Agriculture Minister Cem Özdemir (Greens) wants to allow farmers in Germany to exceptionally grow grain on fallow land in the coming year. This should enable farmers to supply more food for the world market. Because of the war in Ukraine, there is a shortage of grain worldwide.
Initially, Özdemir had only offered, in a struggle with the agriculture ministers of the federal states, that farmers could grow wheat for two consecutive years. This means that wheat after wheat could be grown on an area of 380,000 hectares in Germany.
However, Özdemir was initially very critical of suspending the planned set-aside. His compromise proposal was preceded by back and forth at EU level: Originally, the EU’s Common Agricultural Policy (CAP) stipulated that from 2023 four percent of the curses may no longer be farmed in all farms for reasons of species protection. However, against the background of the global food shortage, the EU Commission then declared that an exception to this rule was possible for the coming year. The decision on whether to use the relaxation was left to the Member States.
Özdemir explained that he made his decision to release the set-aside areas for agricultural use after a “difficult weighing process”. “What I am presenting is a compromise that also hurts in one place or another, because it provides for the additional species protection areas actually planned to be introduced in 2024,” explained the minister.
The Green politician should have known beforehand that organizations like the environmental organization Greenpeace would criticize his proposal. After all, in the eyes of nature conservationists, fallow ecological areas are absolutely necessary if biodiversity is not to decrease further. The war in Ukraine and the ensuing global food shortage are now leading to a U-turn on the part of the Greens – similar to the discussion about the delivery of heavy weapons to Ukraine and the reactivation of coal-fired power plants to conserve gas supplies.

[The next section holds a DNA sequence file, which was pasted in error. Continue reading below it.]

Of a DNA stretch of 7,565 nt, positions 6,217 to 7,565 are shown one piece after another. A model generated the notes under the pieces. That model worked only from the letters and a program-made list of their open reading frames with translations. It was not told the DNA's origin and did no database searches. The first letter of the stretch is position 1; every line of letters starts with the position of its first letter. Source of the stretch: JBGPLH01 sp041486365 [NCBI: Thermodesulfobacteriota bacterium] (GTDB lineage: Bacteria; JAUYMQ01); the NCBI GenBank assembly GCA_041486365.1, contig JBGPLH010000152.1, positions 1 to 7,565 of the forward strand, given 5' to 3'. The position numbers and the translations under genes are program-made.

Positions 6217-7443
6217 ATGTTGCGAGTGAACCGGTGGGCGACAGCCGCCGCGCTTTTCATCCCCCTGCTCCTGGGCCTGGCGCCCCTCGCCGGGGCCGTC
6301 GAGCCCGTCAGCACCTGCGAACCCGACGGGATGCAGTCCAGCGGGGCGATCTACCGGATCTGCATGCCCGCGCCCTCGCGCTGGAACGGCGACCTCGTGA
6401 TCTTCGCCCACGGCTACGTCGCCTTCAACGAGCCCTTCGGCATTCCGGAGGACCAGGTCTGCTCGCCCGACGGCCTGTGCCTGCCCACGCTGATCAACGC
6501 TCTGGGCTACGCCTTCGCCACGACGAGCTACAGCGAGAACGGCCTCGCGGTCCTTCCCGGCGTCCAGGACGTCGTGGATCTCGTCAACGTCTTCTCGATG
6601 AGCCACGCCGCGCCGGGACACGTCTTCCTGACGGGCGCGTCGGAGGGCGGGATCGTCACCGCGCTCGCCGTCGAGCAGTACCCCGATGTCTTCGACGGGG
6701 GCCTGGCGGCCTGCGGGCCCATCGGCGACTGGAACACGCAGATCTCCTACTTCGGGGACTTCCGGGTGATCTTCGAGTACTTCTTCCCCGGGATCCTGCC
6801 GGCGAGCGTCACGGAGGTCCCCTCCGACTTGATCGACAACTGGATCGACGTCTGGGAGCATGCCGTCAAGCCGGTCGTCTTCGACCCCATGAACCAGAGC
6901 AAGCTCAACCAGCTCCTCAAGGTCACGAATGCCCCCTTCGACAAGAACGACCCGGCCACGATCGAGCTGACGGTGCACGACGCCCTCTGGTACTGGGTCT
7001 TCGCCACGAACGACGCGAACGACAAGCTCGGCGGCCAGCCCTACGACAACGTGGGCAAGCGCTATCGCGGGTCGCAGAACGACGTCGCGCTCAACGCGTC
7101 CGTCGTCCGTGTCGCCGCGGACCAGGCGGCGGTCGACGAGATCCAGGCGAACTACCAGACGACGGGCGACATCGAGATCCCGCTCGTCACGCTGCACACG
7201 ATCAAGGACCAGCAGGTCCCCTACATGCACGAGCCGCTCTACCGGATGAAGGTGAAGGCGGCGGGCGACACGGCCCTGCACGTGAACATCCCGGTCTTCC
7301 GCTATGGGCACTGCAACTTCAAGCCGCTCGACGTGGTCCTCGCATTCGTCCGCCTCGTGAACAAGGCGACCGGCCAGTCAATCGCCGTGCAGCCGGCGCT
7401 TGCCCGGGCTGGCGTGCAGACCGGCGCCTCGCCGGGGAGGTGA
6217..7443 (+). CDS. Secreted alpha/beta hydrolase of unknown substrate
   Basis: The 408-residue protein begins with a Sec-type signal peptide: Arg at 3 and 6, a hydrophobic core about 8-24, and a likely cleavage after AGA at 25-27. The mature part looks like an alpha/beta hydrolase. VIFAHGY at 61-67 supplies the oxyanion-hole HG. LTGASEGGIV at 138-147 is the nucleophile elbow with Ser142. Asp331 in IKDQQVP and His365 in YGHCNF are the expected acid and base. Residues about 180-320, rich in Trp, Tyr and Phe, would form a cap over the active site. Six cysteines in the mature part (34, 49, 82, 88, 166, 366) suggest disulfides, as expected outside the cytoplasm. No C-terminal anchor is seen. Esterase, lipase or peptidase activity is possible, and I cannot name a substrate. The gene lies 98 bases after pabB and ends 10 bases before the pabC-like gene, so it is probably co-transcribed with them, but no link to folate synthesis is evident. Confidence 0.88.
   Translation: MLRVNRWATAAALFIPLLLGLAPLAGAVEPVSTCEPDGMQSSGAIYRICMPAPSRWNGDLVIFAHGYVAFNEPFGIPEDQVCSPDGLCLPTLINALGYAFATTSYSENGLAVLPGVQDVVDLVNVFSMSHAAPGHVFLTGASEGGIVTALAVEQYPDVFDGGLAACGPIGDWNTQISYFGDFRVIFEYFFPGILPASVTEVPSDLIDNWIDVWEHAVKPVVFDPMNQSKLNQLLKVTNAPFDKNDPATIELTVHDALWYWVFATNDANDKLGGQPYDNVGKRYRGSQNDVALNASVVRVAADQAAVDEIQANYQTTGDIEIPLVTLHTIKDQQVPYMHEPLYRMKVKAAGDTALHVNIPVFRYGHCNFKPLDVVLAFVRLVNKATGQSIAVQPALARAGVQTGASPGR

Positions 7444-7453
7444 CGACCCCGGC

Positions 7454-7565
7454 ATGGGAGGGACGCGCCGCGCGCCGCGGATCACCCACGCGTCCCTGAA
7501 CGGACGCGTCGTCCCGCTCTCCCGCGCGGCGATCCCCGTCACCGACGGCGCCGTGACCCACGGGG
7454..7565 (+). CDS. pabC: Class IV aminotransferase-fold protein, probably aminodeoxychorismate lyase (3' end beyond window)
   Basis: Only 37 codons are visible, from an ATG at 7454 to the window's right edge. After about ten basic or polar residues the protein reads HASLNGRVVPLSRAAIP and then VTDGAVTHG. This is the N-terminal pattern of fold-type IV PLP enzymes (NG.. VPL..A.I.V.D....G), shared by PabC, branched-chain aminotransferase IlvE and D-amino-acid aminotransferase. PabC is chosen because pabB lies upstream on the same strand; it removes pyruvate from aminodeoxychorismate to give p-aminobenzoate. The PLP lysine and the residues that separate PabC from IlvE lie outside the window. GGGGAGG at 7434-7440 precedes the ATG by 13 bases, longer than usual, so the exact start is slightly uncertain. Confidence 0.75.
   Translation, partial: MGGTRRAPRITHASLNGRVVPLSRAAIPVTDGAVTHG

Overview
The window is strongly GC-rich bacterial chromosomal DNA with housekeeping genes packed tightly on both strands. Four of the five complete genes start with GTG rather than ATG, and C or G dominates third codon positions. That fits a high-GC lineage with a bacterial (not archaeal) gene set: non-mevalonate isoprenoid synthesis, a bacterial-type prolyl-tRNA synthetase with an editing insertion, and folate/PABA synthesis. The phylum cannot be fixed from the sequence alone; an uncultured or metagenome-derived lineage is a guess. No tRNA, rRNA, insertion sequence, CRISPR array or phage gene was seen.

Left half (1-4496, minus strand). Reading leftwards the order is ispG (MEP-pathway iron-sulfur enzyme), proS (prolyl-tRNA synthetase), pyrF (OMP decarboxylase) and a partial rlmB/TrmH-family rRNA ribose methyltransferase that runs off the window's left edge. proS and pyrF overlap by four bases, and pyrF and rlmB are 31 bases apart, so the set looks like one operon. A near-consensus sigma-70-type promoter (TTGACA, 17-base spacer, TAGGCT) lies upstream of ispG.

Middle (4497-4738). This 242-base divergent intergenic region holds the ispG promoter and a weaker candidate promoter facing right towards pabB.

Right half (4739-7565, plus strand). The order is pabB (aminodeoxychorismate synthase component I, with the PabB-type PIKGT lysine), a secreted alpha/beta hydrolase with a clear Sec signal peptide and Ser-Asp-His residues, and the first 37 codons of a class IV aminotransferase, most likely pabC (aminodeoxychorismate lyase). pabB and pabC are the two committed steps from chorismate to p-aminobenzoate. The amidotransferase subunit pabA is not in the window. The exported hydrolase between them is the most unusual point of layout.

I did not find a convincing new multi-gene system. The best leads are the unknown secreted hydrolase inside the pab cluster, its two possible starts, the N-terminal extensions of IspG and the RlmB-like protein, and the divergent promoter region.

However, Özdemir attaches importance to the fact that already protected set-aside areas may not be cultivated. In addition, it is mandatory that the additional grain cultivation must only benefit food production. The approval is therefore limited to cereal crops (excluding maize), sunflowers and legumes (excluding soybeans). After consultations with the agricultural ministers of the federal states at the end of July, Özdemir said he had the impression that many farmers were giving up the production of animal feed over food -Production preferred. This is exactly what the minister wants to prevent with his proposal.
The federal states still have to agree to Özdemir’s proposal. The chairman of the conference of agriculture ministers, Saxony-Anhalt’s department head Sven Schulze (CDU), welcomed Özdemir’s decision. Schulze told the Tagesspiegel that the agriculture minister had largely followed what a majority of the state agricultural ministers had recently called for at the federal-state conference last month. “This finally gives clarity to our farmers.”
In view of the point in time shortly before sowing, Schulze spoke of a “last-minute decision” and criticized the fact that the Minister of Agriculture had not clarified this earlier. “Apparently Mr. Özdemir does not have a majority within his party on this subject,” said the Magdeburg department head.
While the FDP also welcomed the compromise, criticism came from the Greens in Brussels. “It is absolutely regrettable that the few green points of the common agricultural policy are now being postponed further,” said Martin Häusling, agricultural policy spokesman for the Greens in the European Parliament, the Tagesspiegel with a view to the set-aside originally planned for 2023. “The EU Commission bears the main responsibility for this,” he said. Özdemir had no other choice, especially since the other 26 EU countries and a majority of the agriculture ministers in Germany are also in favor of suspending set-aside for the coming year. In any case, the regulation that four percent of the areas in the companies must be fallow must take effect from 2024, said Häusling.
Özdemir had also previously stated that the exception to set-aside applies “expressly only to 2023”. But that may not be the end of the discussion for the minister. Because the President of the German Farmers’ Association, Joachim Rukwied, has already declared as a precaution: “A suspension for one year is certainly not sufficient.”
Meanwhile, despite a solution brokered by the United Nations to export Ukrainian grain across the Black Sea, there are no signs of a quick relaxation of the situation. As the ARD reported, citing the Ukrainian ambassador in Lebanon, the arrival of the ship “Razoni” in Tripoli, initially planned for Sunday, had been canceled. No information was given about the reasons.
The “Razoni” left the Ukrainian port of Odessa last Monday for Lebanon with 26,000 tons of corn on board. The Russian state news agency Tass reported that the freighter had changed its route and will now dock in Tripoli next Tuesday.